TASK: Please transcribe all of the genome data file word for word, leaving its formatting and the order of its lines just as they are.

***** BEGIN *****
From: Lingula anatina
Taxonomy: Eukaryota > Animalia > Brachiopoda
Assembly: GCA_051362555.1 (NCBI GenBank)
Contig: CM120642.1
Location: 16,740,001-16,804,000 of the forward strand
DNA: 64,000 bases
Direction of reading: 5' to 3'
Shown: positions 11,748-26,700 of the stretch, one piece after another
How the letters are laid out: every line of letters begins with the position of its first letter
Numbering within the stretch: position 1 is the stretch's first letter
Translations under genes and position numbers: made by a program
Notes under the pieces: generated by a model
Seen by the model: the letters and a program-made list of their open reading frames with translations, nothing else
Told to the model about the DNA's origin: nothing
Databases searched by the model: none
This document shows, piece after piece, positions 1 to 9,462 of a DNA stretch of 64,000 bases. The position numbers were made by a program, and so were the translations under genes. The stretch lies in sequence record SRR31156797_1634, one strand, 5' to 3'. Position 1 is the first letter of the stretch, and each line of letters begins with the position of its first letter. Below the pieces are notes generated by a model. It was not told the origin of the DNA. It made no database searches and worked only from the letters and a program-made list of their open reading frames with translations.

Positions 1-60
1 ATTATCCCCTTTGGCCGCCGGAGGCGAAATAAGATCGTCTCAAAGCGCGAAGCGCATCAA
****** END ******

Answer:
From: Lingula anatina
Taxonomy: Eukaryota > Animalia > Brachiopoda
Assembly: GCA_051362555.1 (NCBI GenBank)
Contig: CM120642.1
Location: 16,740,001-16,804,000 of the forward strand
DNA: 64,000 bases
Direction of reading: 5' to 3'
Shown: positions 11,748-26,700 of the stretch, one piece after another
How the letters are laid out: every line of letters begins with the position of its first letter
Numbering within the stretch: position 1 is the stretch's first letter
Translations under genes and position numbers: made by a program
Notes under the pieces: generated by a model
Seen by the model: the letters and a program-made list of their open reading frames with translations, nothing else
Told to the model about the DNA's origin: nothing
Databases searched by the model: none
This document shows, piece after piece, positions 1 to 9,462 of a DNA stretch of 64,000 bases. The position numbers were made by a program, and so were the translations under genes. The stretch lies in sequence record SRR31156797_1634, one strand, 5' to 3'. Position 1 is the first letter of the stretch, and each line of letters begins with the position of its first letter. Below the pieces are notes generated by a model. It was not told the origin of the DNA. It made no database searches and worked only from the letters and a program-made list of their open reading frames with translations.

Positions 1-60
1 ATTATCCCCTTTGGCCGCCGGAGGCGAAATAAGATCGTCTCAAAGCGCGAAGCGCATCAA